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Rainbow Bridge a favorite for illegal jumping

High water breeding risky behavior
By: Jenifer Gee, Gold Country News Service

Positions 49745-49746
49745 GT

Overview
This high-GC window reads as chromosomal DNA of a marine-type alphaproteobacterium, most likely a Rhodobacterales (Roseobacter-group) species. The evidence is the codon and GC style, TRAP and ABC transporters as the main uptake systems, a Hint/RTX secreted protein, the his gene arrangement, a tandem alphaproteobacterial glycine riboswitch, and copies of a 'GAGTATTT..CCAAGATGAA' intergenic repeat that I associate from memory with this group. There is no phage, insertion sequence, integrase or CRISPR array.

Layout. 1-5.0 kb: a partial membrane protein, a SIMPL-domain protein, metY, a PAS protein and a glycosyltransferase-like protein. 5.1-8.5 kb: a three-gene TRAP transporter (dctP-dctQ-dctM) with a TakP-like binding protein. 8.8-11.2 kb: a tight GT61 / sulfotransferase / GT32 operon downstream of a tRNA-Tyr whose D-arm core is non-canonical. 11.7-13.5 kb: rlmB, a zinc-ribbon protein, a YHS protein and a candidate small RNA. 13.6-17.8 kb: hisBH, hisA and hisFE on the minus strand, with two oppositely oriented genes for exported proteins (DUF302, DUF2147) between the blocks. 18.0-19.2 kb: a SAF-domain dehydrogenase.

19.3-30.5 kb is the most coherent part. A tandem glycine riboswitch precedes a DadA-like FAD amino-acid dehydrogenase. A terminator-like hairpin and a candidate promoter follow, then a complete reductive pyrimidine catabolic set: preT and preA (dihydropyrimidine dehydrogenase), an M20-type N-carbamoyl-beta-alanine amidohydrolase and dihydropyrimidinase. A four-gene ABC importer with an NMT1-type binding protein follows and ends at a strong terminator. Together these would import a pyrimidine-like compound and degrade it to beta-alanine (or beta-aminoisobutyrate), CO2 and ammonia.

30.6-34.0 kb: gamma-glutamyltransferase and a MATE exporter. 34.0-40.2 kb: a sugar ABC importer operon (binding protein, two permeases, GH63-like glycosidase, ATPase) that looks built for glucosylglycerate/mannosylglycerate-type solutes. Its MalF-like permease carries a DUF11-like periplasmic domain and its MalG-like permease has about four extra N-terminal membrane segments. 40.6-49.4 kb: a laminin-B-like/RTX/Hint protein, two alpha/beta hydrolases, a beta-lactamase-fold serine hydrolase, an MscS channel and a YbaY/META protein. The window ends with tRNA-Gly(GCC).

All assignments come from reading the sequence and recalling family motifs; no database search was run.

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High water levels at area hot spots may mean more recreation, but some are engaging in risky behavior. While bridge jumping is not a new activity to those who monitor State Parks land, it is a dangerous one they don’t condone. “It’s an activity we don’t allow inside the park,” said Dan Tynan, sector superintendent for Folsom Lake State Recreation Area. “It’s an unsafe activity.” Folsom residents are well aware of the bridge jumping activities around the historic Rainbow Bridge, which spans the upper reaches of Lake Natoma. “Yes, it’s dangerous,” said Folsom Police Sgt. Rick Hillman. “We’ve had people over the years injure themselves. It’s danger to jump off any bridge, not knowing the depth of the water (or) where the rocks are.” He said the Rainbow Bridge draws the most jumpers. “Our biggest concern is the Rainbow Bridge and that’s probably because of the (easy) access,” he said. “Usually we respond to a few calls of people on the bridge or of kids jumping off the bridge, and no pedestrians are allowed on the Rainbow Bridge. Usually, when we arrive, the kids are already gone.” He said the jumpers create mayhem for motorists. “It creates a traffic problem,” he said. “If someone is injured down below and we have to rescue them, it (also) ties up our resources. It’s important to respond to the injury.” Currently, tributaries and rivers leading down to Folsom Lake are flowing swiftly at high levels as snowmelts and recent rainfall travel downstream. The amount of water following and collected has filled the lake almost 97 percent full, Tynan said. “It hasn’t been that high in ages,” Tynan said. While boaters and fishermen have already started taking advantage of the high water levels, so did a group of teenagers on a recent warm afternoon. The teens, who declined to give their names, were taking turns jumping off Salmon Falls Bridge, located about 20 minutes from El Dorado Hills on Salmon Falls Road. The teens said they typically keep an eye out for law enforcement or State Parks rangers, but otherwise enjoy what they say is a popular summertime hangout. When asked whether they thought jumping off the bridge was dangerous, some said it was while others said it wasn’t. The group measured the distance from the bridge to water level with rope. On the day they were jumping, it was about an 18-foot drop. Normally, one man said it’s about 55 to 60 feet. “Usually you can see the entire cement beams of the bridge,” Trevor Jones said. “This is probably the highest I’ve seen it.” Don Chaddock and Ben Furtado contributed to this report.